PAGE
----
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MoPSW may back green transition of inland vessels, tugboats with ₹15,000 cr VGF

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NEW DELHI : The Shipping Ministry is preparing a ₹15,000-crore viability gap funding (VGF) plan for companies to shift to greener vessels for inland water transport over the next 10 years, said two persons aware of the development.

“The concept of VGF and other incentives for turning Indian maritime segment green is under formulation and consideration,” one of the people cited above said on condition of anonymity, adding that the Inland Waterway Development Council (IWDC) is working on finalizing the scheme for this green transition, which would be similar to the FAME Scheme for promotion of green automobiles.

“It should be rolled out soon after getting approval from the finance ministry,” the person added.

Currently, diesel is the primary fuel for vessels, ferries and tugboats plying on inland waterways and on certain coastal routes.

The financial support to be extended under the VGF scheme is based on an estimate done by the shipping ministry, the first person cited above said.

Queries sent to ministry of ports, shipping and waterways and the finance ministry remained unanswered till press time.

“Converting diesel-run vessels to greener fuels such as LNG/CNG, electricity, green hydrogen, green methanol and more is essential for the sector,” said Pushpank Kaushik, CEO, Jassper Shipping, a global logistics and ocean freight shipping company based in Hyderabad. “The VGF will make these projects more viable and attractive for private investors.”

Overall, the shipping ministry has envisaged several key interventions, including promoting use of renewable energy, reducing air emissions, optimizing water usage, improving solid waste management and reducing carbon emission per tonne of cargo handled by 30% by 2030 and 70% by 2047, in its plan to de-carbonize the sector.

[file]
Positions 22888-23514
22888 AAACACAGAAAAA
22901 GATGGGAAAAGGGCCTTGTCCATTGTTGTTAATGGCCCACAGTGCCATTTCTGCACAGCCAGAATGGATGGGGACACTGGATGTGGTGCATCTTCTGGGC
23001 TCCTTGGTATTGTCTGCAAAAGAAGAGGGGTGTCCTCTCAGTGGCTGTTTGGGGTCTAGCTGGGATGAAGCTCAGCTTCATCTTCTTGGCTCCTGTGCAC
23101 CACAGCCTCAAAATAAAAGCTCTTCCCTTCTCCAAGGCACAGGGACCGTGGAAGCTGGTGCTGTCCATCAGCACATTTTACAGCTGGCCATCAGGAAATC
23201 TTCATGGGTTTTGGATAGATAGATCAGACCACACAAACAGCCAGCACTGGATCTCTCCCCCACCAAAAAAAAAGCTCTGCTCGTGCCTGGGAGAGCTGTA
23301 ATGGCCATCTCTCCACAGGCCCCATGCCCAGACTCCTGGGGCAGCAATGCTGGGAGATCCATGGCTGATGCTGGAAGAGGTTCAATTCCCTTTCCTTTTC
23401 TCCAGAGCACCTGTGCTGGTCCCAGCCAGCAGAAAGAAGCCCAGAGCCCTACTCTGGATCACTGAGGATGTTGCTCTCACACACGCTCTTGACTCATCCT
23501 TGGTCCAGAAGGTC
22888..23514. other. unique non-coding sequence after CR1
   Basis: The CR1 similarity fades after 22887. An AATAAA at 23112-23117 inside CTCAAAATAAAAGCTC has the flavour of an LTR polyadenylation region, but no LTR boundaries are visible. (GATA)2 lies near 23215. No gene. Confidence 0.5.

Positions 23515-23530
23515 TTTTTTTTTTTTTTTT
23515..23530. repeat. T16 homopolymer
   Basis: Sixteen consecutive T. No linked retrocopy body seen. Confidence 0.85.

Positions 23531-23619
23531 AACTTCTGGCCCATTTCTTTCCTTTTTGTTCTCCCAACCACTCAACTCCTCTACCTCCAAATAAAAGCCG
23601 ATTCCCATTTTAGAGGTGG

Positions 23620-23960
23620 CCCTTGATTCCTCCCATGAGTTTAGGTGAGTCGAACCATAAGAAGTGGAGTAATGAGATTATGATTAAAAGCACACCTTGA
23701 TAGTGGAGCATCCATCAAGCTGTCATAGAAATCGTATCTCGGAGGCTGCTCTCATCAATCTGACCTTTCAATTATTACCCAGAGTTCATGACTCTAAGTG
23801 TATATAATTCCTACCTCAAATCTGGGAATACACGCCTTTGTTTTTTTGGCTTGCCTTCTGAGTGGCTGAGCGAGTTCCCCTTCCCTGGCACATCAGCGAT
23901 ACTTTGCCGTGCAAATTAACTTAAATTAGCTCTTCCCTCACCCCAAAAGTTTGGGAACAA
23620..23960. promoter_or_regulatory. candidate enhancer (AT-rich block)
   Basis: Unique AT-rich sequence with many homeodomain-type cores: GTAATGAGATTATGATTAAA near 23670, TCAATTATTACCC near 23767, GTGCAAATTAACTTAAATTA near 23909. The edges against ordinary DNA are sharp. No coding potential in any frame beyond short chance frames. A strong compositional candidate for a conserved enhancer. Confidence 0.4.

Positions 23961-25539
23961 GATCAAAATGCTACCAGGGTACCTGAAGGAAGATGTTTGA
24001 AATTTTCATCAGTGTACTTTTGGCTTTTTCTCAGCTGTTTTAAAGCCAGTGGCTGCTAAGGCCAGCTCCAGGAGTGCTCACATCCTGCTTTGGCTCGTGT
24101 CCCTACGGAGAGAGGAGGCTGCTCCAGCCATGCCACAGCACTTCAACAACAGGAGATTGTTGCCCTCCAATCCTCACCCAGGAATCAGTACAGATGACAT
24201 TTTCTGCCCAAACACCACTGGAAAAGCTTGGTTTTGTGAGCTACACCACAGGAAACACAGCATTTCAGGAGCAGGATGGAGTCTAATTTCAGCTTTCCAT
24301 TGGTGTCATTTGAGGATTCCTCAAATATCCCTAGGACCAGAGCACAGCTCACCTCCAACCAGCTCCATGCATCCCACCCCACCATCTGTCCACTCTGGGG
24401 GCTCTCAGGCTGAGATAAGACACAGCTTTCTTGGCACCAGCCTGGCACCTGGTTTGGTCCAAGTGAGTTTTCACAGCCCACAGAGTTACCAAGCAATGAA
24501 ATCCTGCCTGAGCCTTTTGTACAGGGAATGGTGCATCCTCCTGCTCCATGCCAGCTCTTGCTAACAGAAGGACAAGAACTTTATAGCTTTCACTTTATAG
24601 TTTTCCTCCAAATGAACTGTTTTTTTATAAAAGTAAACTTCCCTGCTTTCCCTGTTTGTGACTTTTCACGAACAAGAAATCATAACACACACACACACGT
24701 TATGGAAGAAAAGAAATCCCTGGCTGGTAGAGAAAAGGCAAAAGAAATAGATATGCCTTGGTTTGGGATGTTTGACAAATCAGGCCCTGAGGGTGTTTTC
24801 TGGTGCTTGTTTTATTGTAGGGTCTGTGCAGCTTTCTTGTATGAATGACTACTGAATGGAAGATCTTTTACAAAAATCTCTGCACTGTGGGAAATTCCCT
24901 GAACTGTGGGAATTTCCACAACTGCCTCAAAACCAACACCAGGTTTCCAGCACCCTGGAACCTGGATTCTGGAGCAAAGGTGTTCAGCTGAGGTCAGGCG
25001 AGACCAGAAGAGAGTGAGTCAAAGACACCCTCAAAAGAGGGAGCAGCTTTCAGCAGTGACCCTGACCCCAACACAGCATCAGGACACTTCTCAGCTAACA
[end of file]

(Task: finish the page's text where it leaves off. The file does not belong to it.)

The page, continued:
What is VGF?

VGF is a partial government capital grant for large and long-gestation public-private partnership (PPP) infrastructure projects. These grants make projects commercially viable, encouraging private investment and aiding faster roll-out of projects.

Typically, VGF support is given to the lowest bidder, up to a maximum of 20% of the total project cost. An equal amount of VGF (20%) can also be extended by the central sponsoring ministry from its budget if it so decides.

Several infrastructure projects across the country have benefited from VGF schemes. Most recently, the Union cabinet cleared a VGF scheme for offshore wind energy projects at a total outlay of ₹7,453 crore, including an outlay of ₹6,853 crore for installation and commissioning of 1 GW of offshore wind energy projects (500 MW each off the coast of Gujarat and Tamil Nadu), and grant of ₹600 crore for upgradation of two ports to meet logistics requirements for offshore wind energy projects.

There are thought to be around 10,000 inland water transport vessels (cargo and passenger vessels, and tugboats) operating on inland waterway and coastal routes in the country, according to the ministry of shipping.

Their numbers are rising every year with the addition of new navigation routes on Indian rivers.  

The shipping ministry has identified 25 river systems for development of inland water transportation (IWT) facilities, including the Ganga river system, Brahmaputra river system , and the Cauvery river system.

“The shipping ministry also plans to roll out a significant package under this (VGF) scheme to boost the construction of inland vessels, which will enhance domestic maritime transport and aid India in green shipbuilding and become a leader in sustainable and safe maritime sector,” said Kaushik of Jassper Shipping.

The Harit Sagar plan

The new proposal is an extension of the Harit Sagar plan formulated by the shipping ministry last year to encourage major ports to craft comprehensive action plans for achieving targeted outcomes in terms of quantified reduction in carbon emission over defined timelines.

Harit Sagar guidelines also recommended that ports increase the green area cover to capture emissions and lower noise levels. The green belt of the port area is targeted to increase by more than 20% by 2030 and 33% by 2047.

Ports will also be required to achieve electrification of vehicles and port equipment. The target is more than 50% electrification by 2030, to be raised to over 90% by 2047.

Ports will need to retrofit port crafts, including tugs, pilot boats, mooring boats, and survey boats with available technology for propulsion on cleaner and greener fuel in a phased manner. The share of renewable energy at ports is targeted to exceed 60% by 2030 and 90% by 2047.

The shipping ministry wants all major ports to establish at least one LNG bunkering station by 2030 and sufficient EV charging stations in the port campus or nearby areas by 2025.

Ports also need to augment infrastructure to support offshore wind energy projects by facilitating and providing services to the industry for assembly, staging, fabrication, storage , and loading of wind turbine generator components for offshore installation.

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